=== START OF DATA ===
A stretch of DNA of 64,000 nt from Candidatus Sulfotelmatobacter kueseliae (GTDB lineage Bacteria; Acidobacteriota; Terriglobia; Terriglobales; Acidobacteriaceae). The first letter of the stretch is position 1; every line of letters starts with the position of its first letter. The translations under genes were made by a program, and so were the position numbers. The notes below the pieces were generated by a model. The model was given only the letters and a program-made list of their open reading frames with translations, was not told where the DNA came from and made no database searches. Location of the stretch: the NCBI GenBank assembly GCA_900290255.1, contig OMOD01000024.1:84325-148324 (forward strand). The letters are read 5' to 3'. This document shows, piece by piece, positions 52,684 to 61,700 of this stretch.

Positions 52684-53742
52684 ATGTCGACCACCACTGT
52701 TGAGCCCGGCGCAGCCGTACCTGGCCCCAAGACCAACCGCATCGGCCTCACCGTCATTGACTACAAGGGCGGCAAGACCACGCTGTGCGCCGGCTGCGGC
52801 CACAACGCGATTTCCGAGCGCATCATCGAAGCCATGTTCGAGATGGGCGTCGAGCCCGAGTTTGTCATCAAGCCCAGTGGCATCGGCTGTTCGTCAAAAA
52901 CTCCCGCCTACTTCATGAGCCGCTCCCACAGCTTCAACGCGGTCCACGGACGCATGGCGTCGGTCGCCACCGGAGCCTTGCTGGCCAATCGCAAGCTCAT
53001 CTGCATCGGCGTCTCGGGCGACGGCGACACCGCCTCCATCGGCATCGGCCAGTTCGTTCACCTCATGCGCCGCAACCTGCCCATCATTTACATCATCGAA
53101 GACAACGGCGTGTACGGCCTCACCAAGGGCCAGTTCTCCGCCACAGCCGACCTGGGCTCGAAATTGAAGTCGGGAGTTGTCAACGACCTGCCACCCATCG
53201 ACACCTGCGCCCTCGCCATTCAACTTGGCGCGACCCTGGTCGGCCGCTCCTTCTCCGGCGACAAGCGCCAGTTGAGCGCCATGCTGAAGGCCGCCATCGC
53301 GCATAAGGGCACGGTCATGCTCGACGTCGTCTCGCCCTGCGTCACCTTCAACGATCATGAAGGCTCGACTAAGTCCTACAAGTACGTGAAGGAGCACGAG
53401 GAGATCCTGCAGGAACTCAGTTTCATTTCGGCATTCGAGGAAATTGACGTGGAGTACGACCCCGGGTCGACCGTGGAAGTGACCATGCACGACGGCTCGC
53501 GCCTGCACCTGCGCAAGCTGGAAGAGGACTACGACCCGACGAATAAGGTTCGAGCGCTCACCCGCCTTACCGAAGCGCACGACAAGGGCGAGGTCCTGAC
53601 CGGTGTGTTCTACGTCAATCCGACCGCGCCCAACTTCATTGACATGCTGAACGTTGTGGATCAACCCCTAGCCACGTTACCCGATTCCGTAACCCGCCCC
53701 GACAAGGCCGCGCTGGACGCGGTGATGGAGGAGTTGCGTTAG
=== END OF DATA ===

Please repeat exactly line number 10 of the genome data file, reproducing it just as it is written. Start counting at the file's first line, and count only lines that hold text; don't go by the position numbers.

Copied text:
53301 GCATAAGGGCACGGTCATGCTCGACGTCGTCTCGCCCTGCGTCACCTTCAACGATCATGAAGGCTCGACTAAGTCCTACAAGTACGTGAAGGAGCACGAG